It is very pleasing to see that summer may have unofficially commenced already in Scotland. Long may it continue.
NatureScot is the lead Scottish Government public body for access to the countryside. It works with the national parks and other key partners on raising awareness of the Scottish outdoor access code. Last year, NatureScot’s traditional and social media activity saw more than 15 million impressions, driving more than half a million page views on the Scottish outdoor access code website. A further campaign is already under way for this summer. It will inform campers of their responsibilities, including around people and pet behaviour, and good practice in relation to fires and waste disposal.
More people will be enjoying Scotland’s bonnie countryside, but it so important that they do so responsibly. As the First Minister will know, the
Dogs (Protection of Livestock) (Amendment) (Scotland) Act 2021, which is based on my member’s bill, is now law and increases penalties for those who allow dogs to worry or attack livestock. Will she join me in encouraging everyone to follow the Scottish outdoor access code and to keep their dogs under control when they are in the countryside? Will she also join me in commending the vital work of the Scottish partnership against rural crime?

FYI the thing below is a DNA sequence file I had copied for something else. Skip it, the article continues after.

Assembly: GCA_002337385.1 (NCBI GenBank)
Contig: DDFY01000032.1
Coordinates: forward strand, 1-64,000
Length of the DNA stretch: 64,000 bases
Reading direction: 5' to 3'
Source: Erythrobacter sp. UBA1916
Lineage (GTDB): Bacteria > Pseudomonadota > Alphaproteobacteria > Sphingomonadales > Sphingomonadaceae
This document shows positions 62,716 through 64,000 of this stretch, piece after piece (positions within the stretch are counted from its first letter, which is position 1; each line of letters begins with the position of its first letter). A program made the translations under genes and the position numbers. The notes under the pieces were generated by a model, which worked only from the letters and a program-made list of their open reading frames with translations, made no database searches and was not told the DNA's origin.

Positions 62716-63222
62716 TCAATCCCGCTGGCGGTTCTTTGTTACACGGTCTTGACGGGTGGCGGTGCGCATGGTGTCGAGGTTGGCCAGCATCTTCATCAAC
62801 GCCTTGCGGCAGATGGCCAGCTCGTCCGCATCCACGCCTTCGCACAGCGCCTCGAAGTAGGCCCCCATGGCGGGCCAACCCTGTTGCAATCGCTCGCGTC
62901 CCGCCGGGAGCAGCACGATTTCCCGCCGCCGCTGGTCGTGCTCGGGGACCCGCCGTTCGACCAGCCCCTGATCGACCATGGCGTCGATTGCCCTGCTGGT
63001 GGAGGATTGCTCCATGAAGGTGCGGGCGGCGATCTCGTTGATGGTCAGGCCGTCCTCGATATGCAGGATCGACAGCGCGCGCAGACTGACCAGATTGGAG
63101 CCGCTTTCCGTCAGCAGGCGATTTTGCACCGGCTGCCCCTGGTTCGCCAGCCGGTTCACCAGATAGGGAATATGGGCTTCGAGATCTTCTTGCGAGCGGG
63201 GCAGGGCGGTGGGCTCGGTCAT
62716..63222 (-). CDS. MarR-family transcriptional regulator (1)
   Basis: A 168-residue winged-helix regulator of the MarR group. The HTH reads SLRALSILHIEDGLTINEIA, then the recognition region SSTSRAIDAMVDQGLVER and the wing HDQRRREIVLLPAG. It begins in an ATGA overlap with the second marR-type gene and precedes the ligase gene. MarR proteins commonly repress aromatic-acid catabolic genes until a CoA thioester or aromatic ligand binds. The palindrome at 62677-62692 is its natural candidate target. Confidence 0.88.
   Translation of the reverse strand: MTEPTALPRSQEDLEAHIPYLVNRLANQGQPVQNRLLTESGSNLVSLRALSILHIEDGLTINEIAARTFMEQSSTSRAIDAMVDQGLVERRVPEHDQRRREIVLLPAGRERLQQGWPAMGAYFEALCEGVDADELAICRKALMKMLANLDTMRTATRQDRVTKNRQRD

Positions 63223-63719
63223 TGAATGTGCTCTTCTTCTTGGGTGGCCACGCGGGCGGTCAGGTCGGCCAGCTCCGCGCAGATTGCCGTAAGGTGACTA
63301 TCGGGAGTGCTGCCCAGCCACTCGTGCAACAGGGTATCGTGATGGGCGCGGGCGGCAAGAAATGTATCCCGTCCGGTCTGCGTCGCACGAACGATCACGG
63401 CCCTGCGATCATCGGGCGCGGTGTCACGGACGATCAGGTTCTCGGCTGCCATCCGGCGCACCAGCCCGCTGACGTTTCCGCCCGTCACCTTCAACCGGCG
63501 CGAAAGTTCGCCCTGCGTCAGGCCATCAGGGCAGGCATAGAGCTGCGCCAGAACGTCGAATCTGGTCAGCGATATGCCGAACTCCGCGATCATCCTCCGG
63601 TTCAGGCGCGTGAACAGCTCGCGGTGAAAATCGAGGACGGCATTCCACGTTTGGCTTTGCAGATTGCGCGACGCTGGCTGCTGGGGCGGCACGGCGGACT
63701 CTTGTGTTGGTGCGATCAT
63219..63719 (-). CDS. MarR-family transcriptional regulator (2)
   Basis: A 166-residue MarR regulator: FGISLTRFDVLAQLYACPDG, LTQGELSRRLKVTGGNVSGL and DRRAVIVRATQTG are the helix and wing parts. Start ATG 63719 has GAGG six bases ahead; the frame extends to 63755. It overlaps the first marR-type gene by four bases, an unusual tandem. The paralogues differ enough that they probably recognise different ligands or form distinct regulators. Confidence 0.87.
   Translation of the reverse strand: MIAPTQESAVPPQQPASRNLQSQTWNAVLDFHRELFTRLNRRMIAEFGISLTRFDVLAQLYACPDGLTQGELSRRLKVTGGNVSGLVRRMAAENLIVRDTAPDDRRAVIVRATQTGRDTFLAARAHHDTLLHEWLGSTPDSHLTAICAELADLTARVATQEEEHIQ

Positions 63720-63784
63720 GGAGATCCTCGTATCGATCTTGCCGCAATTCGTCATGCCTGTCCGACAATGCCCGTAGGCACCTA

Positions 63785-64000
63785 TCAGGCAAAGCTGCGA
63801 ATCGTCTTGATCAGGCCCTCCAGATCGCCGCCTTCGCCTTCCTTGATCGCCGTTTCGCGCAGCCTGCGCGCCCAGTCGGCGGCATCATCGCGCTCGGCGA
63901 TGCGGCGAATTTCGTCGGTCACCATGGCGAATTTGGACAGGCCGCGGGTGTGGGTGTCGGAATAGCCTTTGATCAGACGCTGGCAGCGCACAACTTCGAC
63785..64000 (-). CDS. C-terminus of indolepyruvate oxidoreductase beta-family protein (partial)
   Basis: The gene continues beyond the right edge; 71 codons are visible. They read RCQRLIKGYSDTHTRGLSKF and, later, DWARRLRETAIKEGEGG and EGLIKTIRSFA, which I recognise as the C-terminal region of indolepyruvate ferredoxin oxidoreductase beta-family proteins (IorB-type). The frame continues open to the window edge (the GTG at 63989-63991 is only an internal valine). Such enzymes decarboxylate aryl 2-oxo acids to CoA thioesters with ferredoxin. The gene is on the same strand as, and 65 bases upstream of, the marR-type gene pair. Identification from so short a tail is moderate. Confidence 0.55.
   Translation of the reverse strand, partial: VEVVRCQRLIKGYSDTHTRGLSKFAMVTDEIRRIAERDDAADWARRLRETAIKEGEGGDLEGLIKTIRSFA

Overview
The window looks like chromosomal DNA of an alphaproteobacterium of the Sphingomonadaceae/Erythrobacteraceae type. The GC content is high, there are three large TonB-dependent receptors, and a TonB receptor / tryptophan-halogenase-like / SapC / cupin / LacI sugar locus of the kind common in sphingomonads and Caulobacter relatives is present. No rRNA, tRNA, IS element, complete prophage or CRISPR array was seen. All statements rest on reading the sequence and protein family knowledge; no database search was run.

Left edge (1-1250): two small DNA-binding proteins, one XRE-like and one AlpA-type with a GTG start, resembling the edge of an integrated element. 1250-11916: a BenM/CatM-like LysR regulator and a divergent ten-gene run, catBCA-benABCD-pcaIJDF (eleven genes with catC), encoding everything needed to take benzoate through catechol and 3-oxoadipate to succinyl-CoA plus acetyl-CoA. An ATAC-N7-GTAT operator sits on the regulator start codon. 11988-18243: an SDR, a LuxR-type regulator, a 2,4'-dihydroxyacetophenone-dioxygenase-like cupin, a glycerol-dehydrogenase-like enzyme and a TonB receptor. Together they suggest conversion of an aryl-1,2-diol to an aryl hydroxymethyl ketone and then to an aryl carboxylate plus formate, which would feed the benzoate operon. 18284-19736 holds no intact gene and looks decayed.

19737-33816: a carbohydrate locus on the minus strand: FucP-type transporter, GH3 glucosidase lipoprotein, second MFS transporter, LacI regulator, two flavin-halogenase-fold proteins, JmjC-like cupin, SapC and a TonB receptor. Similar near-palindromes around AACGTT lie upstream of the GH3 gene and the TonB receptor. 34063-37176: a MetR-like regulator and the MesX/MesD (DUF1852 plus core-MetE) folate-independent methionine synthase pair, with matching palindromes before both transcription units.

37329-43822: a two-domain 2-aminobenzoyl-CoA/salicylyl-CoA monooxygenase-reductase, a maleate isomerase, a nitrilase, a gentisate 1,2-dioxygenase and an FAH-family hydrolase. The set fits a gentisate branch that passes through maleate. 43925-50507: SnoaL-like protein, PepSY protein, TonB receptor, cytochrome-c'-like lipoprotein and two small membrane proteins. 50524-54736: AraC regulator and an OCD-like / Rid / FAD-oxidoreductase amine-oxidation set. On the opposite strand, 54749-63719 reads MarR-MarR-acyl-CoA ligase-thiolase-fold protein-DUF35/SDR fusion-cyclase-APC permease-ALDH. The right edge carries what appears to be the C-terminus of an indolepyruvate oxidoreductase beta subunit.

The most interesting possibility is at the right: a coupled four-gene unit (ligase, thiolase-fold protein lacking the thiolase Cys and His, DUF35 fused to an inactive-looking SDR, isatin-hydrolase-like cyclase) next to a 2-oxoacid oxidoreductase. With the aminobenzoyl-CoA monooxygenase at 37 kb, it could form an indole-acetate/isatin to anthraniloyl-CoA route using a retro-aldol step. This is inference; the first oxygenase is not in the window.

Emma Harper has made important points. Of course, everyone should follow the access code. Indeed, it is worth pointing out that access rights apply to dog walking only if the dog is under proper control.
I also commend the vital work of the Scottish partnership against rural crime. Its livestock attack and distress campaign, which has the slogan “Your Dog—Your Responsibility”, aims to educate dog owners about the new legislation and is key to awareness raising and bringing an end to the associated unnecessary suffering for all involved. Police Scotland and farming and crofting stakeholders combine their efforts to address such crimes, and the Scottish Government also campaigns with the Scottish SPCA. The small minority of people who do not treat livestock with respect and care must be held accountable, and the consequences must appropriately reflect the severity of their crimes.